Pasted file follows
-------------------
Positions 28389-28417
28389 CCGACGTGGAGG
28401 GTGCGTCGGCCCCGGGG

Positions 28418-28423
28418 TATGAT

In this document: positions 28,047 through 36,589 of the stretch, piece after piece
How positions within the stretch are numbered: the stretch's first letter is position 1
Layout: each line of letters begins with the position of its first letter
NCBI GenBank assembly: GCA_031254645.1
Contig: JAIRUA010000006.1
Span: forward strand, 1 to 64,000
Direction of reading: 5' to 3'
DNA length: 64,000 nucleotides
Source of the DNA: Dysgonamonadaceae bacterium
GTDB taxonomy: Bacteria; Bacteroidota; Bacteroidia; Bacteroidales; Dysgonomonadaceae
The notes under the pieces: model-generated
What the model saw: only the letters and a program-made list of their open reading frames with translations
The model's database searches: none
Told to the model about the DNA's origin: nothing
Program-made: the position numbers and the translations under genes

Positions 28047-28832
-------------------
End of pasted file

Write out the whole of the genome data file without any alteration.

Positions 28389-28417
28389 CCGACGTGGAGG
28401 GTGCGTCGGCCCCGGGG

Positions 28418-28423
28418 TATGAT

In this document: positions 28,047 through 36,589 of the stretch, piece after piece
How positions within the stretch are numbered: the stretch's first letter is position 1
Layout: each line of letters begins with the position of its first letter
NCBI GenBank assembly: GCA_031254645.1
Contig: JAIRUA010000006.1
Span: forward strand, 1 to 64,000
Direction of reading: 5' to 3'
DNA length: 64,000 nucleotides
Source of the DNA: Dysgonamonadaceae bacterium
GTDB taxonomy: Bacteria; Bacteroidota; Bacteroidia; Bacteroidales; Dysgonomonadaceae
The notes under the pieces: model-generated
What the model saw: only the letters and a program-made list of their open reading frames with translations
The model's database searches: none
Told to the model about the DNA's origin: nothing
Program-made: the position numbers and the translations under genes

Positions 28047-28832